Co-owner Tommy Pagonis in the kitchen at Louie's in Manhasset.

Co-owner Tommy Pagonis in the kitchen at Louie's in Manhasset. Credit: Newsday/Erica Marcus

Tommy Pagonis has worked at Louie’s, his family’s Manhasset restaurant, for 43 of its 61 years and he is pretty sure he knows the secret to its success: “We really are that place where everybody knows your name — Cheers, but with food, good food.”

The eatery recently got a modern makeover and, with the help of the third generation of Pagonises, is moving decidedly into the future. Yet it has not strayed far from the vision of Tommy’s father, Ilias “Louie” Pagonis, who first hung up the Louie’s sign on Plandome Road.

When he was 17, Ilias emigrated from Sparta, Greece, to Canada. He made his way to New York, got a job in Hempstead and, within a few years, was working for his uncle Andromitis, who owned Andy’s Luncheonette in Manhasset. In 1963 Louie bought the modest establishment and renamed it Louie’s. In 1974, he lost his lease — the spot is now Park Drug — and moved the establishment across the street to 339 Plandome Rd. where, over the last 50 years, it has become the village’s de facto gathering place.

A full house at lunch at Louie's in Manhasset.

A full house at lunch at Louie's in Manhasset. Credit: Newsday/Erica Marcus

Everyone comes to Louie’s: commuters heading to or from the LIRR, school kids hungry for an after-school snack, Plandome shopkeepers looking for a quick lunch, local families looking for a reasonably priced dinner, and quite a few celebrities. Tommy counts rapper-actor LL Cool J, New York Islanders Mat Barzal and Josh Bailey (former), financiers Richard Grasso and Anthony Scaramucci and TV hosts Carson Daly and Bill O’Reilly among his current or onetime customers.

“We get Islanders here, we get the Wall Street guys who get $20 million bonuses,” Tommy said. “But we don’t have pictures of anyone on the walls and everyone is treated the same — my mother has to wait for a table.”

Tragedy has only strengthened the relationship between Louie’s and its clientele. With its sizable Wall Street community, Manhasset was hit hard when the Twin Towers fell. Tommy recalled that “after 9-11, everyone would be either here or at St. Mary’s [the Catholic Church down the road].” During COVID, customers kept the restaurant afloat by ordering unprecedented amounts of takeout. Both customers and management collaborated on donating food to local hospitals and first responders.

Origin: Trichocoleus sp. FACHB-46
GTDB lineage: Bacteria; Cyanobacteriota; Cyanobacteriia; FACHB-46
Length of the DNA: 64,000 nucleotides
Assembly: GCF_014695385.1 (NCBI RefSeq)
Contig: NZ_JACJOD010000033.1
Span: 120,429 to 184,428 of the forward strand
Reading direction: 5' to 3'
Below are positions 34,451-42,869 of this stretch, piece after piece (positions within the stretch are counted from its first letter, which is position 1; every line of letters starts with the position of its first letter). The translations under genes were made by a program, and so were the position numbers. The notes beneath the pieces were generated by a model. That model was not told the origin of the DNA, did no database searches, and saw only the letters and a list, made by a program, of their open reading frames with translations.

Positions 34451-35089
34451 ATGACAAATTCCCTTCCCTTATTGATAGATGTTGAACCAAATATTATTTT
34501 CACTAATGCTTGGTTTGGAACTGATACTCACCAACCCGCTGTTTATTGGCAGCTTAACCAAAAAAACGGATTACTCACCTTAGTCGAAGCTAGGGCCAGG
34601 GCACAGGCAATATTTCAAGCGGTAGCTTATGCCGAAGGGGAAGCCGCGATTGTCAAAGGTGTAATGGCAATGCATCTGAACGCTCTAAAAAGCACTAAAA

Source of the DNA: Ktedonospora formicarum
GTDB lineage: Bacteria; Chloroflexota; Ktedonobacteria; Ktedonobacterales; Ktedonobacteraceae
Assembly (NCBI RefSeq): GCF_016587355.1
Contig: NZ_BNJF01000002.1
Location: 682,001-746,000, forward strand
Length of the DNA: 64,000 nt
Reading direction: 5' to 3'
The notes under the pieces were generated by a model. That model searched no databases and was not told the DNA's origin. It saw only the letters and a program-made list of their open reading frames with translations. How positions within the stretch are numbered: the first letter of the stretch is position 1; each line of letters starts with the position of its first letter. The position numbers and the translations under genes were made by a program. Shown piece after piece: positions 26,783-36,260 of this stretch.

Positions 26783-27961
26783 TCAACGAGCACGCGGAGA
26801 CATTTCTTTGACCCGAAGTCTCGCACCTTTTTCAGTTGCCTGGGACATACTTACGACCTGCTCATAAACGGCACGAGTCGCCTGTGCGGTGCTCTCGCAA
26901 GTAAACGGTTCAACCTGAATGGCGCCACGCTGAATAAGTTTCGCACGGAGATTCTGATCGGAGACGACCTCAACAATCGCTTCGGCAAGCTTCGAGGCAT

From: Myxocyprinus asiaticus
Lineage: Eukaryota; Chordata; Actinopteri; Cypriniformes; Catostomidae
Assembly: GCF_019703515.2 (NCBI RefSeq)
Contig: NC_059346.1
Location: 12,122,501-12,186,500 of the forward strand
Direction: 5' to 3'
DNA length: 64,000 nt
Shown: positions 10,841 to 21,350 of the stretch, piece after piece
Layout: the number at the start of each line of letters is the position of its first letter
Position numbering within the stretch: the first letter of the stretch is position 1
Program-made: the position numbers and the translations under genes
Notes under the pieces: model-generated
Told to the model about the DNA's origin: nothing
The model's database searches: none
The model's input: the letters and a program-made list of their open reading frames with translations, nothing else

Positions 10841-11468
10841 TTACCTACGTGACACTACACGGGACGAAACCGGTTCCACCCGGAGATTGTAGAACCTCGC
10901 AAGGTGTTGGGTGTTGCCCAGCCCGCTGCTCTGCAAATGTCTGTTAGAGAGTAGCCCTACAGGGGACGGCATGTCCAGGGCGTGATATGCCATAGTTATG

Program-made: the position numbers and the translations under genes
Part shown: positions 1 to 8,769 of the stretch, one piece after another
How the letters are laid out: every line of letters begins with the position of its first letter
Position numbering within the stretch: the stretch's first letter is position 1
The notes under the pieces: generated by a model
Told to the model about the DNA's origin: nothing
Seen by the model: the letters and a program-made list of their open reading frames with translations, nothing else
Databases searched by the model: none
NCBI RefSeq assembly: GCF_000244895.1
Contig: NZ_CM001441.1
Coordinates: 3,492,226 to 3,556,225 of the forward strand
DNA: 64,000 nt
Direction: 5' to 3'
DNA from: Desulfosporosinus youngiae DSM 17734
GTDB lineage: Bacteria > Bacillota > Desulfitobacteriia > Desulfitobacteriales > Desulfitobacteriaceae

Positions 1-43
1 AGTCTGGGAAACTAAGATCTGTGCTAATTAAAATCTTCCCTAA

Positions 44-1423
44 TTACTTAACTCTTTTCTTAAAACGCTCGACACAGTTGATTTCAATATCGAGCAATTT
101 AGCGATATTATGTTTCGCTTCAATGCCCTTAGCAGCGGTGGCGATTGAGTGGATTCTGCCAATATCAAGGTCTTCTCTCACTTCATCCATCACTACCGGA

Tommy and his brother Peter took over when Louie retired in 1998. (He died in 2021). Their brother-in-law, Billy Georgas, is also an owner. This new guard extended closing time, opened on Sunday and, at Tommy’s urging, upgraded and expanded the menu.

But despite the longer hours, ownership is not onerous. “It’s not the lifestyle my dad had,” Tommy said, “With three of us, nobody has to work more than 40 hours a week.”

Tommy’s wife, Andrea, works behind the counter and makes most of the cakes. His son Louie, 27, and Peter’s son Eli, 23, are also at Louie’s full time.

According to young Louie, “every generation has a different mindset. My grandfather was always here, worked harder than anybody. He had to make an impact on this town. My father and uncle brought in the nighttime business. I’m bringing my knowledge of technology and sales to the table. We used to be all pen-and-paper but now we have a computer system with handheld credit-card readers.”

Co-owner Peter Pagonis, captured in the late '90s, at Louie's...

Co-owner Peter Pagonis, captured in the late '90s, at Louie's in Manhasset. Credit: Newsday/Erica Marcus

The renovation, unveiled in the fall, dispensed with the wood paneling, tan upholstery and dark granite counters, ushering in white booths and quartz counters, hammered glass light fixtures and framed photographs chronicling the eatery's history. “We renovated back in the '90s and got rid of the phone booth,” said Tommy’s wife, Andrea Pagonis. “This time we closed for four months, refreshed the dining room and actually made the kitchen bigger.”

Customer Mike Kozuch, of Greenvale, is glad to be back. After patronizing Louie’s for 20 years, he was forced to dine elsewhere during the renovation. “I always thought the food was better here, the people were friendlier,” he said. “But during those four months I realized just how much.”

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